FALSE: Number of deaths in England, Wales lowest since 2017

At a glance
  • Claim: The number of deaths recorded in England and Wales in 2020 was the lowest since 2017.
  • Rating: FALSE
  • The facts: The number of deaths in England and Wales in 2020 was the highest since 1918, when the Spanish Flu pandemic occurred.
  • Why we fact-checked this: This post was shared by a member of the Facebook group “Fact-checking in the Philippines” for verification.
Complete details

A post on the Facebook group “Global Action Against Bill Gates” claims that the recorded number of deaths in England and Wales in 2020 was at its lowest since 2017. This statistic is used as supposed evidence against the necessity of vaccines and face masks in light of the COVID-19 pandemic. The post, dated July 14, cites a ".gov official website" as its source.

The post was then shared by a member of the Facebook group “Fact-Checking in the Philippines” for verification.

This claim is false.

According to a July 6 release from the United Kingdom's Office for National Statistics (ONS), the recorded number of deaths in England and Wales in 2020 was at its highest in over a century. The last time more people died in England and Wales was in 1918, the same year that the Spanish Flu pandemic occurred.

There were 611,861 deaths recorded in 1918, while there were 607,922 deaths in 2020. There were 533,253 deaths recorded in 2017.

The leading cause of death in England and Wales in 2020 was COVID-19 with 73,766 deaths. Excess deaths, or the number of deaths above the five-year average, was at 91,000 in 2020.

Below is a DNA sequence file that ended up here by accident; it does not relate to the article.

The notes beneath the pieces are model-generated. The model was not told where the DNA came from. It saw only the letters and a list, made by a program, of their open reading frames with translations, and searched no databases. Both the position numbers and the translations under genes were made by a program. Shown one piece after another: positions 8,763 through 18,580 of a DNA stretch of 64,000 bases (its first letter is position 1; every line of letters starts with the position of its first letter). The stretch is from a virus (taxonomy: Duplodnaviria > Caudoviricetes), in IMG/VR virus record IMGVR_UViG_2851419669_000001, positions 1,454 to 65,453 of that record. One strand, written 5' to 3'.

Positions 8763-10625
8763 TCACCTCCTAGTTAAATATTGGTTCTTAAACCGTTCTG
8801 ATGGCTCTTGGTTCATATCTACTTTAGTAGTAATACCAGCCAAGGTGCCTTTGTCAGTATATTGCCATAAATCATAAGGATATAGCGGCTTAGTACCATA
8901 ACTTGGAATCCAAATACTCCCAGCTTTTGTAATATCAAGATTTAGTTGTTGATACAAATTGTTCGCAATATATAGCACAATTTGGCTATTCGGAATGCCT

At the time of writing, COVID-19 has killed at least 4 million worldwide.

Countries with high vaccination rates, such as the United States, have seen a sharp decline in the number of infections and deaths related to COVID-19 infection. Around 98% of US COVID-19 deaths were among unvaccinated individuals, according to US President Joe Biden's former adviser on COVID-19.

The Spanish Flu was caused by an H1N1 virus with genes of avian origin. Because of the lack of an influenza vaccine, antibiotics to treat secondary bacterial infections associated with influenza infections, and the improper enforcement of isolation, quarantine, and bans on mass gatherings, the number of deaths due to the Spanish Flu was estimated to be at least 50 million worldwide. It’s estimated that its mortality rate ranged from 10% to 20%. – Jose Atienza/Rappler.com

Jose Atienza is a Rappler intern. This fact check was reviewed by a member of Rappler's research team and a senior editor. Learn more about Rappler's internship program here.

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